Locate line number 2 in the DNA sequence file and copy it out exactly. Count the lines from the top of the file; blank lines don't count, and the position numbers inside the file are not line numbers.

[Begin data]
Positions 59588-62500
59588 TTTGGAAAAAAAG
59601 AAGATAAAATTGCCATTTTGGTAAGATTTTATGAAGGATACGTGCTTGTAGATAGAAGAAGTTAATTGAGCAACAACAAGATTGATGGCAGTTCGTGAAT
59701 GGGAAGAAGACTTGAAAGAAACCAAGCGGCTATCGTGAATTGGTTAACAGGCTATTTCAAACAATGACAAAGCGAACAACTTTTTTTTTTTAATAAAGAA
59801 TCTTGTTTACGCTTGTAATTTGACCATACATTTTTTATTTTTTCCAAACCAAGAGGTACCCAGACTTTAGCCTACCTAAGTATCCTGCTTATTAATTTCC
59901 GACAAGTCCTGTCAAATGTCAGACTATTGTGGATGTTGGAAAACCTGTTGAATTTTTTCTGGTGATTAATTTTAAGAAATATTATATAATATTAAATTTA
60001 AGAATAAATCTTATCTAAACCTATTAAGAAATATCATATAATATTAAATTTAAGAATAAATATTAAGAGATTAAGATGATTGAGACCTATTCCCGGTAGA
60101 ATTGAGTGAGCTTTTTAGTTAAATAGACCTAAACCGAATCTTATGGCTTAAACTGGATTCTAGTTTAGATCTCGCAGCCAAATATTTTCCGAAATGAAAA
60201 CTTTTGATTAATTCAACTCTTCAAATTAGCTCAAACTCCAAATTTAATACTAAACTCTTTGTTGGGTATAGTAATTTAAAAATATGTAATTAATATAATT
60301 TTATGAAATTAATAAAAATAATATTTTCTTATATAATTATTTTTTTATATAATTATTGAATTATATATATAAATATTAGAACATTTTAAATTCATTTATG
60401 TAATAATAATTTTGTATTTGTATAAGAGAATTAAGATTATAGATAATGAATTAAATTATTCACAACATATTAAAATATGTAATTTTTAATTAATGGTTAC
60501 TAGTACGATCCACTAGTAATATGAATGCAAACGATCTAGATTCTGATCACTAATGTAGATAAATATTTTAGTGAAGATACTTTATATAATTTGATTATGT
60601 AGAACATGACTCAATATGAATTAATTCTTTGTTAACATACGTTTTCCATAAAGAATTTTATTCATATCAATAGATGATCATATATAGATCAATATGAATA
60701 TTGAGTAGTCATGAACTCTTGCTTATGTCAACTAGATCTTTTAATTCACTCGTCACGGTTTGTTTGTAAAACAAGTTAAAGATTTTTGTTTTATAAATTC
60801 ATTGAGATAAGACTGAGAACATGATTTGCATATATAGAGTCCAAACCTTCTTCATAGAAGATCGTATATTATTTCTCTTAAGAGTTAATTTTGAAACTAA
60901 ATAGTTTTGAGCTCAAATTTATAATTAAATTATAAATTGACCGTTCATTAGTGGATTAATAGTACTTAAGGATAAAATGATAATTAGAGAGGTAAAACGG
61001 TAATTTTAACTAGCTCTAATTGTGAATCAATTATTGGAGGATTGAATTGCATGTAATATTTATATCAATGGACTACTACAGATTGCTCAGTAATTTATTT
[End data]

59588 TTTGGAAAAAAAG